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Ae Fond Kiss

Production Crew

Director: Ken Loach

Producer: Rebecca O'Brien

Screenplay by: Paul Laverty

Music by: George Fenton

Cinematography by: Barry Ackroyd

Editor: Jonathan Morris

Production Design: Martin Johnson


Casim: Atta Yaqub

Roisin: Eva Birthistle


Ae Fond Kiss, written by Robert Burns to the lover he must relinquish, is a song of heartfelt regret, more resigned than railing against the society that forces them to part. It sets a brooding keynote to what intially appears the very essence of light-hearted romance. Yet the ease with which Casim and Roisin come together is in stark contrast to the difficulties their developing situation causes.

A love story, as well as being naturally compelling, was a way of highlighting conflicts within Casim's family and arising from Roisin's background. "It's interesting how parents want their kids to marry someone who's like themselves. It goes very deep," observes Laverty, who was interested in the process of people "shaking off the beliefs of their parents. It's a serious decision, and it has massive consequences."

It's also a film that deals with identity, not just personal identity, but that unwittingly imposed by family and community.

Laverty is fascinated by "the way we may call a child a 'Muslim child' or a 'Catholic child' without any qualms, without considering what the child himself will make of the world."

Short Synopsis

Casim is a second generation Pakistani from Glasgow. Working as a DJ in Glasgow's coolest venues, Casim dreams of buying his own club. His parents Tariq and Sadia are devout Muslims and plan for him to marry his beautiful cousin Jasmine, who is soon to arrive in the UK. Plans go awry when Casim meets Roisin. A teacher at his sister Tahara's school, Roisin is different from any girl he's ever met. She's gorgeous, intelligent and definitely possesses a mind of her own. She and Casim soon fall deeply in love. But Casim knows all too well that, even if he wasn't due to marry, his parents would never accept a �goree' � a white girl. As a Catholic, Roisin finds that her own community isn't very supportive either. When their relationship is discovered, the repercussions of the scandal reach far and wide and sparks fly as cultures clash and personalities collide.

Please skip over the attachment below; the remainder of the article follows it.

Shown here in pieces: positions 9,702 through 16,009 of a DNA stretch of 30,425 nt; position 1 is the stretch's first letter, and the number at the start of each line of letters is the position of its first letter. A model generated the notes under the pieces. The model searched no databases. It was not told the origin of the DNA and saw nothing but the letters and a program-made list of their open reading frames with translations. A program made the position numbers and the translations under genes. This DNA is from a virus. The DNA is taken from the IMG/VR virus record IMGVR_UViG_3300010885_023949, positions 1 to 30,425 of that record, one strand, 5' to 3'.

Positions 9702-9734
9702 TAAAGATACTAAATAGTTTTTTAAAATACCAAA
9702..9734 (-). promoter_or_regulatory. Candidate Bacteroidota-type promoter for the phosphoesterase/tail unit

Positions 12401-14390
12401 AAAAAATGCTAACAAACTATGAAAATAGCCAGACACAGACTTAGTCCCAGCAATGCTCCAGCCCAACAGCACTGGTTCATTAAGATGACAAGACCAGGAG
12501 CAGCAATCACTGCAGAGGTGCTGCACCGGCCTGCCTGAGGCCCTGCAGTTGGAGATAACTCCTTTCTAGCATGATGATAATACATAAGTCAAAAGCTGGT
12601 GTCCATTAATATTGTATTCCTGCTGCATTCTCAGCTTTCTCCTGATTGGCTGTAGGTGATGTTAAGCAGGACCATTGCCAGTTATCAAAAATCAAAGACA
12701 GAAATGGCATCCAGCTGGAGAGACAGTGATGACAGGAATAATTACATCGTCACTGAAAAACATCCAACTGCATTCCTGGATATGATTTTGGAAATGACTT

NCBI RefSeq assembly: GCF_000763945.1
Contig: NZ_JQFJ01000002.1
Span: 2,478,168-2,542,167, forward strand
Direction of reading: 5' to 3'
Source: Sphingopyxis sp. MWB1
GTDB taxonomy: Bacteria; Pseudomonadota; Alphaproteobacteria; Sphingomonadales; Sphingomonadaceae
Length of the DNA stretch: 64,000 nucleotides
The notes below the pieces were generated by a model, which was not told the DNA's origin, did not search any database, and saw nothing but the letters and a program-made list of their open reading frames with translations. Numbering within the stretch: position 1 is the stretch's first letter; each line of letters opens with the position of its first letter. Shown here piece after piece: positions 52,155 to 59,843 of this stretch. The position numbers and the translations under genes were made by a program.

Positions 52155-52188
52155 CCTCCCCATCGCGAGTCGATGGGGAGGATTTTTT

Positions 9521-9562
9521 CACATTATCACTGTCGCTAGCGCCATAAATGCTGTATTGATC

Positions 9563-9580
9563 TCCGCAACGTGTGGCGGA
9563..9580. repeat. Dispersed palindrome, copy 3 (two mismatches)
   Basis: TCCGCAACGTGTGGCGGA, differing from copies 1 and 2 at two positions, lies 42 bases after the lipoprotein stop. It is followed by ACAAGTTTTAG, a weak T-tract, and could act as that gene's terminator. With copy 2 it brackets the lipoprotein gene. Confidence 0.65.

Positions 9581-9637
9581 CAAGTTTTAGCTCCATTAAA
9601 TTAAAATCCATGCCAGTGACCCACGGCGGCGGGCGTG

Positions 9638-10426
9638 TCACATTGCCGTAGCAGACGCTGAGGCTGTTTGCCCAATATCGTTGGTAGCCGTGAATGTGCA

Production Crew Notes

Director » Ken Loach

He's becoming something of a well-kent face round the Glasgow area, yet Loach never intended My Name Is Joe, Sweet Sixteen and Ae Fond Kiss as a comprehensive trilogy or, indeed, a defining take on modern Scottish experience. "They are, I hope, three representative pictures, three different stories, of life in the West of Scotland."

Tariq Khan, unlike his filmic predecessors, is not at the heel-end of his society. "He's quite entrepreneurial. He's someone from peasant stock who has managed to make money with his shop, yet he's not middle-class. The middle-classes would tend to look down on someone like Tariq." Material comfort brings a degree of security, even solace, to Tariq, but ultimately, what's at stake here is something less tangible than money but far further reaching. "It's a film about how people define themselves."

Loach and Laverty mulled over the basic premise of a love story set against the backdrop of the Glasgow-Asian community, working through a series of draft scripts till the shape of the film began to emerge.

"But it's the people who bring it to life. When you have a character in a script, there's always a space within that character for the real, three-dimensional person to fit in. Sometimes they bring that character towards what they are themselves."

As the cast began to line up, he was tickled by the fact that, while Casim and his siblings are immediately perceived as the outsiders, it is Irish-born Eva who is in fact the immigrant.

The Glasgow-Asian community was, admits Loach, "a world I didn't know much about. I had to listen and ask a lot of questions, to gain a sense of other people and find the common denominators.